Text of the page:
The Chinese markets might be crashing, but analysts at Goldman Sachs thinks the sell-off is over-cooked and that stocks are cheap.
Goldman analysts said shares could rise 36% from current levels by the end of the year as the Chinese government boosts its stimulus. This is barring a major financial crisis of course.
The stimulus is key, along with the way people are trading at the moment.
Goldman says traders have stopped looking at the financial underpinnings of stocks and are trading based on macroeconomic trends, like growth forecasts and industrial production. This means some stocks are looking cheap because their ratio of price to company earnings is low.
Here’s how they see it:
Goldman says much of the bad economic data is priced in already and the overall investor pessimism on Chinese stocks doesn’t match up to reality (emphasis ours):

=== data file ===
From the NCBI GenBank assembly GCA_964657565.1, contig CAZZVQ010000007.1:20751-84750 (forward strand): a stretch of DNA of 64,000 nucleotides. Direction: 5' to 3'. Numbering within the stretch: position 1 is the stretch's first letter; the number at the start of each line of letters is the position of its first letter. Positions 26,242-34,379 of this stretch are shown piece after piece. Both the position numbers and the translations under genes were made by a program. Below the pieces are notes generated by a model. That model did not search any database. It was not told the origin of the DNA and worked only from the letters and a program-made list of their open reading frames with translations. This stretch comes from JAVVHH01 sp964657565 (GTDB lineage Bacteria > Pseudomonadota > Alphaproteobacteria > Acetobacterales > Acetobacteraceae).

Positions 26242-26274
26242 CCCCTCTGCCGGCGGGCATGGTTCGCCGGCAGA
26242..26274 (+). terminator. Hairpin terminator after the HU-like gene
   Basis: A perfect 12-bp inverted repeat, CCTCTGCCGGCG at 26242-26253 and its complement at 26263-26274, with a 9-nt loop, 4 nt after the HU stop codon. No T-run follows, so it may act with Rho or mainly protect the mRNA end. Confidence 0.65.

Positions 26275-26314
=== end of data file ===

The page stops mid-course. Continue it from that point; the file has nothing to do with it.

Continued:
We fully recognise the cyclical and well-documented structural headwinds that China currently faces; however, these concerns seem quite well priced in Chinese equities from various valuation methodologies that we have discussed. In addition, given the intricate macro, market, and micro linkages that regional and global economies have established with China, the meaningful valuation discounts of China vs. its global peers seems to argue favourably for a relative-return case for the former, in our view.
It would take a strong stomach to follow through on this. Chinese shares crashed again today, despite a rate cut from the People’s Bank of China yesterday aimed at boosting demand for stocks.